We are happy to welcome guest celebrity blogger Hunter Foster, who was Tony-nominated for his performance in Little Shop of Horrors. Foster, who is currently playing Sam Phillips in the new musical Million Dollar Quartet, will blog for Playbill.com all week; his second entry follows:
Well, it's Tuesday and another early morning. I think we woke up to Jimi Hendrix. And I thought I had it set for "Turkey Lurkey." Damn you, Hendrix! Had to move the car. Street cleaning begins at 8:30 and ends at 10. So, usually I just move the car, wait for the sweepers and then go back inside. But, alas, those pesky men in blue sniffed me out and ticketed me around 9:45 while I was upstairs sipping on some Harry and David French Roast. I refuse to pay for parking even though I probably pay the same amount in parking tickets as I would to pay for parking. Oh...It's a constant battle with the NYPD over parking. Haven't we got enough to worry about? What with crime, terrorism and Michael Riedel?
Oh those folks that live outside New York City with their parking and their big driveways and garages that could house 8 Smart cars. I don't think they appreciate what they have. They'd last one day in the city. Having to drive in circles around Hell's Kitchen asking any schmuck who happens to hit a brake-light whether he's pulling out or not. Usually, you get the "I just got here, moron" look and then you slink on down 47th Street with your muffler between your legs, eyes darting from side to side for the first sign of an open car door. Then when you do find one, it's the mad scramble to get there first. Like in elementary school when you played that awful "Musical Chairs" or "Duck, Duck Goose." What Nazi invented those games? Then you back into the spot, which is way too small for your car and "lightly" tap the bumper in back of you, only then to pull forward and tap the bumper in front of you. This little dance goes on for a few hours: inching forward and "tap." Inching backward and "tap." Forward, "tap." Backward, "tap." And, as the sun begins to set over Jersey, you smile proudly for shoe-horning your Prius into a spot meant for a Mini. Then, of course, comes the moron who rolls up beside you: "Hey, buddy, you leavin'?"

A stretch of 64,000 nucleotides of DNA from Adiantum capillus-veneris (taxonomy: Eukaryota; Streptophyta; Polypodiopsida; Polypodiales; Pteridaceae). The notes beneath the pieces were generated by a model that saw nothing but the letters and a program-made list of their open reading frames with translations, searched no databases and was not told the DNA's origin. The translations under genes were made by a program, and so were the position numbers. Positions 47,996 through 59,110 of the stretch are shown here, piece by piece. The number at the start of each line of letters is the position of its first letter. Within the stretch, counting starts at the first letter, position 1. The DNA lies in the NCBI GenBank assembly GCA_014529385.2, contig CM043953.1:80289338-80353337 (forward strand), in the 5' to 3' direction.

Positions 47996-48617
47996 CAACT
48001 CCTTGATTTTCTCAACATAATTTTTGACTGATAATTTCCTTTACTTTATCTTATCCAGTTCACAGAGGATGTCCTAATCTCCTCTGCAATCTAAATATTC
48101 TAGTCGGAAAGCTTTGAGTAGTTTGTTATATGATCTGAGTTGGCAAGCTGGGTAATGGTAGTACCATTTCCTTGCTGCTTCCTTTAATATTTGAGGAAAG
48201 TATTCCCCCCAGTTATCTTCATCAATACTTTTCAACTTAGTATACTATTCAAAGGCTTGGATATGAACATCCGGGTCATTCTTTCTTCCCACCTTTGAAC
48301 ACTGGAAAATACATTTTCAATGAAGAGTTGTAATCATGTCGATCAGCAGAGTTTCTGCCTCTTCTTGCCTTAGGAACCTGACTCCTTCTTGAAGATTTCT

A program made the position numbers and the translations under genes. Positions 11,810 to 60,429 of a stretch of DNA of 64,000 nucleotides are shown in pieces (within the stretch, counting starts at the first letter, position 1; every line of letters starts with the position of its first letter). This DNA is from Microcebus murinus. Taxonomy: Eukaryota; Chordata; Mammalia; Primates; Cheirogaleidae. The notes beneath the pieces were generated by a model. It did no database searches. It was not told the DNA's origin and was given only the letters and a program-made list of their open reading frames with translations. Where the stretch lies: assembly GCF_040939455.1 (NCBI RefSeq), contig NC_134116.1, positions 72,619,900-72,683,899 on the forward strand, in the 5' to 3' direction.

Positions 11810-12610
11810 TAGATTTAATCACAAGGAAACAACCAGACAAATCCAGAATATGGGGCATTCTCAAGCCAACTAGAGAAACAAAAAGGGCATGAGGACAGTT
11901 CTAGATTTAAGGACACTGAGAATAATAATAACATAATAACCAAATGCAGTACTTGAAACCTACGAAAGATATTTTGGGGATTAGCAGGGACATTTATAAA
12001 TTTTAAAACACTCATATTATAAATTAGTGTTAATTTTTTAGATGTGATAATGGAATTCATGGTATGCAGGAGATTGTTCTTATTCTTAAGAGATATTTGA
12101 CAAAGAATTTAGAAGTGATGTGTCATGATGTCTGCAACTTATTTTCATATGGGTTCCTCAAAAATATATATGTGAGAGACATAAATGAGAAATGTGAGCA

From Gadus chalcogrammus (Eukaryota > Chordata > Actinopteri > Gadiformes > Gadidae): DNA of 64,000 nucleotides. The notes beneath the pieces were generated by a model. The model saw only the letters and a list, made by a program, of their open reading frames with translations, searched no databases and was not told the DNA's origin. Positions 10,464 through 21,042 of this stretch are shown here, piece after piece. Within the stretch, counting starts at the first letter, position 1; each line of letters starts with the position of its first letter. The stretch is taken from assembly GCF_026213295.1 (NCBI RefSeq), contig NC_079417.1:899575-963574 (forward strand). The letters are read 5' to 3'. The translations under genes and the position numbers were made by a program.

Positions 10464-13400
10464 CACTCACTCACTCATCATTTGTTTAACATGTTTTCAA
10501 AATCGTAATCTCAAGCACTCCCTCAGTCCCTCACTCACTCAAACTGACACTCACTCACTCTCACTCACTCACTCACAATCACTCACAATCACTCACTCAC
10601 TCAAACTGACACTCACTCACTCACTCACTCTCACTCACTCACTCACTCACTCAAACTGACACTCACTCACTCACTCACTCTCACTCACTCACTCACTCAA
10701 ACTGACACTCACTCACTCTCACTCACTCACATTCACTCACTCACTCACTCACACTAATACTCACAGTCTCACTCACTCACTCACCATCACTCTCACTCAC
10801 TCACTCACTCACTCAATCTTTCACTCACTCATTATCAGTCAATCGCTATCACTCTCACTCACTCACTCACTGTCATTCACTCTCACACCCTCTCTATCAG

People ask me all the time why I even have a car in the city, to which I reply, "It makes me feel like I can get out of the city at anytime. Even if I don't use it, it frees the mind." I then get, "Why not a ZIP car?" I have to tell you, and this is probably not going to sound very PC, but the first time I saw those cars I immediately thought they were for foreigners who were learning to drive. ZIP was some acronym for something strangely German like, "Zepplins in pursuit." I just don't like the idea of riding around Manhattan with a big Z on the side of my car. Either looks like I am trying to be a super hero or I decided Z was my favorite letter in the alphabet and I decided to put it on my car just to let all of NYC know. Like having a Jets or Giants flag flying out of the window.
Some people say they just can't afford to have a car, but would love to have that freeing feeling of being able to get out of the city at anytime. To them I say, see if you can find an old car key and get a key chain preferably with a Chevy or Ford logo and flash it around sometime. Go to Vintage one Sunday night and say, "I just don't know what I am going to do tomorrow on my day off." And throw those keys down. Then wait for all the, "You should drive up to the country" or drive to "IKEA." Then you can smile back and say, "I would if I wanted to. But, I don't want to. And besides, I have a call back for Mamma Mia!
I got some wonderful emails from people who saw Million Dollar Quartet sing "Peace in the Valley" at Easter Bonnet. They found it very moving. That's always nice. We have another show today at 2 PM, and my wife, Jen Cody, is a judge, and they have asked Levi, Elizabeth and I to introduce them. I'm thinking of announcing my wife and using my "Borat" accent. I am sure that will go over well.